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This article was published on January 13, 2020

Trump’s chief technology officer is treating AI regulation like the net neutrality repeal

Trump’s chief technology officer is treating AI regulation like the net neutrality repeal
Tristan Greene
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Tristan Greene

Editor, Neural by TNW

Tristan is a futurist covering human-centric artificial intelligence advances, quantum computing, STEM, physics, and space stuff. Pronouns: Tristan is a futurist covering human-centric artificial intelligence advances, quantum computing, STEM, physics, and space stuff. Pronouns: He/him

Did you ever notice how the Trump administration’s chief science and technology officer Michael Kratsios never talks while FCC Chairman Ajit Pai is drinking water?

I bring this up because there’s a greater chance than zero that they’re the same awful human being. We all know that Pai sold out 80% of US citizens when he chose to ignore the will of the people and repeal the government’s net neutrality guidelines. And now, with Kratsios, we’re seeing the same playbook brought out again for the same reason: money. Only this time, there’s more at stake. Kratsios is proposing we take a soft-touch approach to regulating AI.

Here’s a snippet from Kratsios’ recent op-ed in Business Insider:

The White House is directing federal agencies to avoid preemptive, burdensome or duplicative rules that would needlessly hamper AI innovation and growth. Agencies will be required to conduct risk assessments and cost-benefit analyses prior to regulatory action to evaluate the potential tradeoffs of regulating a given AI technology. Given the pace at which AI will continue to evolve, agencies will need to establish flexible frameworks that allow for rapid change and updates across sectors, rather than one-size-fits-all regulations. Automated vehicles, drones, and AI-powered medical devices all call for vastly different regulatory considerations.

Now, let’s juxtapose that with Pai discussing net neutrality regulations, as reported in the Reason podcast:

Pai says that one of the major mistakes of Net Neutrality is its pre-emptive nature. Rather than allowing different practices to develop and then having regulators intervene when problems or harms to customer arise, Net Neutrality is prescriptive and thus likely to serve the interests of existing companies in maintaining a status quo that’s good for them.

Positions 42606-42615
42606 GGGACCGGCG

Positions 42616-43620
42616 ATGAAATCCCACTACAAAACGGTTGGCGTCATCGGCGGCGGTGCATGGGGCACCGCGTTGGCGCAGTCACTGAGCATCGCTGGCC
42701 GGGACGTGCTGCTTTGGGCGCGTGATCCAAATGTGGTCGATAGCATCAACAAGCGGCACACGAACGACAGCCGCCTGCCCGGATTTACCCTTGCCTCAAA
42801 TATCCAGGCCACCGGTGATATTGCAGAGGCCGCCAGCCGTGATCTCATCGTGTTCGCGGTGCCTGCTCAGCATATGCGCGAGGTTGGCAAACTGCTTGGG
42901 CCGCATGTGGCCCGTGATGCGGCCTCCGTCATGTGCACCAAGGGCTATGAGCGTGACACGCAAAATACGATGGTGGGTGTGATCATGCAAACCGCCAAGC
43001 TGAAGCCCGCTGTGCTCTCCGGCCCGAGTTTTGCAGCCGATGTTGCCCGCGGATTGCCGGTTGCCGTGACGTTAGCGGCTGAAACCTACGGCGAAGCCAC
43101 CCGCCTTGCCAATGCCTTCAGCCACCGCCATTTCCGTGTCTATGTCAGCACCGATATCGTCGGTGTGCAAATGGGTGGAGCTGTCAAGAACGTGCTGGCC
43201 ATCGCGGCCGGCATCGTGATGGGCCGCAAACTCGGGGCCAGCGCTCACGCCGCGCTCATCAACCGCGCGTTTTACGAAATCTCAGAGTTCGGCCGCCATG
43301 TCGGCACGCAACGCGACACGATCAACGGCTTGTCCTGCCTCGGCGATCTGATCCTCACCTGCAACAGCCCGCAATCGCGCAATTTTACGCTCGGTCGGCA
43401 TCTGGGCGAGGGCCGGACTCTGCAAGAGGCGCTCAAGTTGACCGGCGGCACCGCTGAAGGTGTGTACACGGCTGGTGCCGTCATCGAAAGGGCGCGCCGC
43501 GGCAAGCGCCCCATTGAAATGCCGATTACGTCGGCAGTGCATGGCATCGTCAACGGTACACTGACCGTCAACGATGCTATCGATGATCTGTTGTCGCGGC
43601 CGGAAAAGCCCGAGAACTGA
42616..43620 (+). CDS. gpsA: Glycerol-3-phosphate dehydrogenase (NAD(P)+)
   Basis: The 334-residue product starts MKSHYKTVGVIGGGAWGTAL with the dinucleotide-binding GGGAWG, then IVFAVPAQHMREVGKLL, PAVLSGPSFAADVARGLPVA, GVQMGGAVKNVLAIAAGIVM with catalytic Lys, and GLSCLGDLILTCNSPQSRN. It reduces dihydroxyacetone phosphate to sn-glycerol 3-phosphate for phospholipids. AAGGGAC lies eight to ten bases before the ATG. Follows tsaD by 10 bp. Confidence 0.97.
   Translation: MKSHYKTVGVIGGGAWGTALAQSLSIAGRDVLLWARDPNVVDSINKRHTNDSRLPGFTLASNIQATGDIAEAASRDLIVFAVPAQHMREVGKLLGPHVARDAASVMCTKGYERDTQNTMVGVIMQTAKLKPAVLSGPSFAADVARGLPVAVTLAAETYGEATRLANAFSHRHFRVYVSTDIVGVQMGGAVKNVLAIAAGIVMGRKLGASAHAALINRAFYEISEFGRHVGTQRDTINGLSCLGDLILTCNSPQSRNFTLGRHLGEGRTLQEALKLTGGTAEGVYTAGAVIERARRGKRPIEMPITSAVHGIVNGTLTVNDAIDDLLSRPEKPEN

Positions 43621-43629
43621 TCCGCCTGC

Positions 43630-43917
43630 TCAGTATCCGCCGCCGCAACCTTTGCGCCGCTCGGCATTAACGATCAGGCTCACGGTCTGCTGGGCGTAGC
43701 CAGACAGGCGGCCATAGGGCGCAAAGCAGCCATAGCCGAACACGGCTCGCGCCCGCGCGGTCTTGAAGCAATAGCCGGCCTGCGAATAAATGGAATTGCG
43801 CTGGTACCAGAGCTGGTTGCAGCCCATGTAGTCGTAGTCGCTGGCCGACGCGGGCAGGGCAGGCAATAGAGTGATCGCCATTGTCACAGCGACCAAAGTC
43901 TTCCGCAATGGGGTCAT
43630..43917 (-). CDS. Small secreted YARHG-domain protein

The government’s erring on the side of money with an attitude that says “we’ll wait and see if there’s any negative fallout for people later.” The approach is the same as it was with the net neutrality repeal, but the results could be wildly different.

Where repealing net neutrality has openly allowed Comcast, AT&T, Verizon, and their ilk to perpetuate fraud by continuing to lie about the services they provide, a failure to regulate AI could result in a much more imminent threat to the health and safety of everyone in the world. The internet isn’t going to go rogue and murder us all, AI could… at least potentially. More importantly, it’s already being used to subjugate human rights and eliminate privacy.

So why is the Trump administration so adamant on pushing a “no regulation” agenda? As I pointed out in a previous article, the upcoming US presidential elections could spell doom for AI companies that intentionally violate our civil rights on behalf of the government. Bernie Sanders or Elizabeth Warren, for example, are likely to regulate facial recognition, predictive policing, and other AI technologies used by the government and to continue empowering US states to implement their own restrictions on the use of machine learning-related technologies should either be elected.

The CEOs of companies like Palantir can’t be resting comfortably these days.

With the repeal of net neutrality, we were supposed to believe that the TELCOM industry would regulate itself, that we didn’t need the government to protect us from having a commercial gate-keeper to the internet. Now, with AI, Kratsios is painting the picture that regulating technologies like predictive-policing, facial recognition, and black-box neural networks would stifle the US and our allies’ ability to maintain a competitive advantage in the world.

TELCOM doesn’t regulate itself. That’s why every single US internet provider has been caught manipulating customer’s bills, throttling data, and lying about its services.

AI developers and companies do not regulate themselves. We’ve seen bias demonstrated in every facial recognition system used by law enforcement, experts discovered proof that the algorithms used in the Judicial system were discriminatory, and predictive-policing is a straight-up scam. If the industry regulated itself, it wouldn’t release unfinished products.

Regulation does stifle growth. Sometimes it’s supposed to. For example, having a law in place that says US companies can’t pay workers less than the minimum wage keeps businesses from exploiting workers even further to increase profit margins. That’s growth that deserves to be stifled.

Just like net neutrality kept certain politicians’ pockets from growing (though its repeal was lucrative), regulating AI would stifle the growth of companies engaged in creating systems that trade our safety, privacy, and civil rights for payola.

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